by Bill Batson
There’s a little bit of Lucca, Italy in Nyack’s Lanterna Tuscan Bistro. And according to chef and owner Rossano Giannini, Nyack visitors to his home town of Lucca will feel right at home in the renaissance era walled city and tourist destination where villagers frequently stop and chat with neighbors or spend hours in cafes. In Lucca, the capital of the region where Rossano grew up, neighbors meet in piazzas every evening for conversation and mingle every weekend at the pedestrian promenade on the top of the ancient wall that rings the city.
Rossano recently had a home-coming vacation returning to his roots in Tuscany for the first time in 17 years. The trip with his wife and son included a stop in his ancestral village of Sesto Moriano near Lucca and memorable meals at Buca di Sant Antonio and Ristorante Giglio.
Cooking has been Rossano Giannini’s passport to the world. Giannini has worked as a chef in Germany, Pakistan and Egypt. The only son of a local government administrator and housewife was raised in Sesto Moriano, in the Serchio Valley of Northern Italy, Rossano began cooking at age 16 when he and his best friend enrolled at the Culinary Institute F. Martini in Montecantini Terme. Rossano arrived in New York City in 1995 where he quickly put his culinary skills to work.
Rossano met his wife Maureen, an oncology nurse, while working at Torre Di Pisa in Manhattan. In 1999 they decided to open a restaurant in Nyack after a weekend day trip to the Hudson Valley village. Craving more time with his family, Rossano hoped that working and living in a village that reminded him of his hometown in Tuscany would give him both flexibility and culinary freedom. He was only half right. The demands of creating a menu, hiring and training kitchen staff, hosting the front of the house and ordering the food keeps him busy around the clock.
Rossano’s cooking style can be described as Cucina Povera or Poor Lucchesi. When he was younger he would look for where the truck drivers ate to find the best food at the most reasonable price. The ingredients in poor lucchesi cooking are sustenance foods; vegetables from back yard gardens, locally caught fish and wild game.
During his recent trip home, Rossano and Maureen brought their son Patrick to Italy for the first time. Rossano’s cousin Grazia prepared a typical Poor Lucchesi meal to celebrate the occasion. Cousin Grazia’s husband hunted a wild boar in the neighboring mountains the day before the feast. The boar was prepared in a stew with olives, carrots, onions and garlic from Grazia’s garden.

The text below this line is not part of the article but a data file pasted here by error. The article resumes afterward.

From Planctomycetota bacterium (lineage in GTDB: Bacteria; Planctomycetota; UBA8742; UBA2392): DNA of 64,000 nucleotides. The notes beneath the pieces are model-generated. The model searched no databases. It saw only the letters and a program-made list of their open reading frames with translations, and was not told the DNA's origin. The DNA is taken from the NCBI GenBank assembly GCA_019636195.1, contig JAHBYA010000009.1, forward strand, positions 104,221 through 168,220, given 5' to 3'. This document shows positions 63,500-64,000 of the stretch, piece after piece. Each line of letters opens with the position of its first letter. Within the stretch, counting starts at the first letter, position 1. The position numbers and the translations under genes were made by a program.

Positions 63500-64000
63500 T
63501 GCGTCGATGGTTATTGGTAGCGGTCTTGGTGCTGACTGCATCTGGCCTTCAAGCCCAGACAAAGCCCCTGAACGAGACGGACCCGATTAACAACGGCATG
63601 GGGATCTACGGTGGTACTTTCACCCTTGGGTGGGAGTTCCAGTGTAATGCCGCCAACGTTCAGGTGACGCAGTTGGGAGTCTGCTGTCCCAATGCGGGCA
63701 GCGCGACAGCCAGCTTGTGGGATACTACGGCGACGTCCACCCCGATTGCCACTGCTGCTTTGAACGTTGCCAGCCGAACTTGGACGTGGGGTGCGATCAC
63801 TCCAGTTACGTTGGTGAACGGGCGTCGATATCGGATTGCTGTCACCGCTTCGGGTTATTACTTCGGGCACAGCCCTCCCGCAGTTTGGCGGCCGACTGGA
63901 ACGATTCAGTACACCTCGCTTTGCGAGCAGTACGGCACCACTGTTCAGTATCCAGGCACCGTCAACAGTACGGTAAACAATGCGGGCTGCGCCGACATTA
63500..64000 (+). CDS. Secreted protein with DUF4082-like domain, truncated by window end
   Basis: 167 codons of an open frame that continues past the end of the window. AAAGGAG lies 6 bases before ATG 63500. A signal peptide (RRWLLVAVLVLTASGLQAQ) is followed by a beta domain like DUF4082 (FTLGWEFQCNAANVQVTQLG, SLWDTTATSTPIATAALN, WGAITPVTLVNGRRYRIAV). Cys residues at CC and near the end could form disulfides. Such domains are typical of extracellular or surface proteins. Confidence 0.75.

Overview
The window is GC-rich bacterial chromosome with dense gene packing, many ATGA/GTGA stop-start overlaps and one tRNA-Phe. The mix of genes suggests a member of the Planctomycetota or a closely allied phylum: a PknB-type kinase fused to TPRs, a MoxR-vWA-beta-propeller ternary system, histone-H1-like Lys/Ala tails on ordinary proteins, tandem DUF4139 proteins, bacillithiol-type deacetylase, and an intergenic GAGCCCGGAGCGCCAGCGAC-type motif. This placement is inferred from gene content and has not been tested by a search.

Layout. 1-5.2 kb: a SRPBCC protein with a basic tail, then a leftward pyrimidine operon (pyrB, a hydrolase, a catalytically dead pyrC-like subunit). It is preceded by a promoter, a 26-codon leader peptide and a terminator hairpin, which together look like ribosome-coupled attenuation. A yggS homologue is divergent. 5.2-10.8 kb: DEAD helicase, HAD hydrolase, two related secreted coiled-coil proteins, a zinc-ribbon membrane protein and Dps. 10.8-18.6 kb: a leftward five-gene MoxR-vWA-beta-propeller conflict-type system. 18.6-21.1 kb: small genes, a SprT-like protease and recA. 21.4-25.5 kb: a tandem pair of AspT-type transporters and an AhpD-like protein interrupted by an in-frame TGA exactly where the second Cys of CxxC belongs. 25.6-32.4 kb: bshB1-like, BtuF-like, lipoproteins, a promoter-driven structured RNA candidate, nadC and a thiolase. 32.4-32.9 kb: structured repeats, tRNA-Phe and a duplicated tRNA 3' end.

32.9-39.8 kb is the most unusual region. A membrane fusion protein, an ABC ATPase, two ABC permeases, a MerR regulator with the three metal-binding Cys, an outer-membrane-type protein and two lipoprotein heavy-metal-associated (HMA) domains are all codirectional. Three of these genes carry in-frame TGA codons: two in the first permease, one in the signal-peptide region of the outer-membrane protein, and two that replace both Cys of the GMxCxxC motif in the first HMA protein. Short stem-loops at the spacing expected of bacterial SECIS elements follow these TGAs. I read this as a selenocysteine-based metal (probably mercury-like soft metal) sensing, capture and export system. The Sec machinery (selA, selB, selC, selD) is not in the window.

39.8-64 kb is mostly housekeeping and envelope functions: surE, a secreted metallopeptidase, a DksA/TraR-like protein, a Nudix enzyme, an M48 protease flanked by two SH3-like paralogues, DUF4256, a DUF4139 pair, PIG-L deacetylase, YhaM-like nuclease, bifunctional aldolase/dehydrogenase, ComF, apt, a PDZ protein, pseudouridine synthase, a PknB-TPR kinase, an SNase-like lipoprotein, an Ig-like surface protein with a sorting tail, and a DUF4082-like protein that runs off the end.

Wild Boar is served at Lanterna, but it’s a special, so call ahead to see find out when it will be on the menu. Rossano can’t give you Grazia’s recipe, because she won’t even let him in the kitchen when she cooks. But in honor of his cousin, Rossano has created this recipe, minus the boar, based on what she served that evening as a first course.
Risotto con Zucca alla Grazia
1 butternut squash (2 pounds)
2 tablespoons olive oil
Kosher salt and freshly ground black pepper
6 cups vegetables stock, preferably homemade
6 tablespoons (3/4 stick) unsalted butter1/2 cup minced shallots (2 large)
1 1/2 cups Arborio rice (10 ounces)
1/2 cup dry white wine
1 cup freshly grated Parmesan cheese
- Preheat the oven to 400 degrees.
- Peel the butternut squash, remove the seeds, and cut it into 3/4-inch cubes. You should have about 6 cups.
- Place the squash on a sheet pan and toss it with the olive oil, 1 teaspoon salt, and 1/2 teaspoon pepper. Roast for 25 to 30 minutes, tossing once, until very tender. Set aside.
- Meanwhile, heat the vegetables stock in a small covered saucepan. Leave it on low heat to simmer.
- In a heavy-bottomed pot or Dutch oven, melt the butter and sautÃ© and shallots on medium-low heat for 10 minutes, until the shallots are translucent but not browned.
- Add the rice and stir to coat the grains with butter. Add the wine and cook for 2 minutes.
- Add 2 full ladles of stock to the rice, 1 teaspoon salt, and 1/2 teaspoon pepper.
- Stir, and simmer until the stock is absorbed, 5 to 10 minutes. Continue to add the stock, 2 ladles at a time, stirring every few minutes.
- Each time, cook until the mixture seems a little dry, then add more stock.
- Continue until the rice is cooked through, but still al dente, about 30 minutes total.
- Off the heat, add the roasted squash cubes and Parmesan cheese.
- Mix well and serve.
Photos courtesy of Rossano Giannini